Then again, it is something to look forward to in 25 years time.
Images (C) Mrs Céline Michel, Jean Claude Durgniat and Samuel Rubio (Fete de Vignerons) and Andy Mossack.
What else is there to see in the Swiss Riviera?
Perched by the banks of Lake Geneva, the neighbouring towns of Vevey and Montreux have long been welcoming visitors from all over the world. Montreux is perhaps best known for the annual Jazz Festival. It was the brainchild of Claude Nobs who founded it in 1967 when he was working for the Montreux tourist office and was looking for something to attract more visitors. It is now the second biggest music festival after Montreal and has welcomed just about every famous musician on Earth. Nobs passed away in 2013 but his legacy remains; a legendary music festival and recordings of live performances from brilliant singers and musicians saved for eternity.
The original Montreux Casino, where the early festivals took place, was famously burnt down during a Frank Zappa concert. It provided the inspiration for Deep Purple’s Smoke on the Water as they were recording their own album on the other side of the lake. Queen recorded seven albums at the Montreux Casino studios and today there is a free Queen museum inside the new casino with original memorabilia and the original control room where you can remix famous Queen tracks.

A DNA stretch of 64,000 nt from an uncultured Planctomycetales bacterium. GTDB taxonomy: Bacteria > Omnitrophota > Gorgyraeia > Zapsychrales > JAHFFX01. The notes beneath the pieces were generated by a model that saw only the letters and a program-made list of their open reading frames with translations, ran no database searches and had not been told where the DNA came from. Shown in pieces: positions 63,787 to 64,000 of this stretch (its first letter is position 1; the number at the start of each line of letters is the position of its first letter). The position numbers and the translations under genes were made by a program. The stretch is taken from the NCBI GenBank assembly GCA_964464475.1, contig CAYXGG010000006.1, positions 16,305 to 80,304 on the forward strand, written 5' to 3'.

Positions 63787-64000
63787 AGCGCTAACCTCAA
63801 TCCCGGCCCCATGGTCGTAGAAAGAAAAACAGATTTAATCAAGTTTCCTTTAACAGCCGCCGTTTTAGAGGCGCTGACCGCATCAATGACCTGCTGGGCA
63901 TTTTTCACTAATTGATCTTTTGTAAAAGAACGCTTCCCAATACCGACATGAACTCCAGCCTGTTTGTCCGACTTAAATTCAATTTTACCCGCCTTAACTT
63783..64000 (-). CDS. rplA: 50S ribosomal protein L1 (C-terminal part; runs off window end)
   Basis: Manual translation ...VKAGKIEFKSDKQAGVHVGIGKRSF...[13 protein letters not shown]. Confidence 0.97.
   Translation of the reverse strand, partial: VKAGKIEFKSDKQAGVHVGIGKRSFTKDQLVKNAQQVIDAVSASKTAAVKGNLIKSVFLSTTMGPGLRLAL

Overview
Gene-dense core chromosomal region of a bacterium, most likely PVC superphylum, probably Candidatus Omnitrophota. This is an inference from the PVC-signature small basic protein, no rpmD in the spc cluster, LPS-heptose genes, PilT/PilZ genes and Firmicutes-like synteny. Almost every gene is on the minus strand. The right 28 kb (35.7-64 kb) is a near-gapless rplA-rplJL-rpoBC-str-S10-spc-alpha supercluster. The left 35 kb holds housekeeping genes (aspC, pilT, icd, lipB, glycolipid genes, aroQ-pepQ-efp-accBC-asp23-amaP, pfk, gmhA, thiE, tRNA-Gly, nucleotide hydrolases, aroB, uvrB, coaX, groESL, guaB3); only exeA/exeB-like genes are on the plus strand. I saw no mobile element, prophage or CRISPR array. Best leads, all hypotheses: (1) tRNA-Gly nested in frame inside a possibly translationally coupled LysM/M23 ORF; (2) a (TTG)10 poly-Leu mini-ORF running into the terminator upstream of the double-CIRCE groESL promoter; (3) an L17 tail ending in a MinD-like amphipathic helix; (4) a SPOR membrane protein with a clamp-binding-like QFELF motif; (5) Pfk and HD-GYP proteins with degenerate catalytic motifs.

Take a 40-minute walk around the lake to the extraordinary 10th century Chillon Castle, once an important revenue earner for the Savoie dynasty as it operated a toll for merchants who wanted to get to Germany, France and Italy. The castle is a historic gem and inspired many writers including Lord Byron, Victor Hugo, Dumas, Rousseau and Flaubert.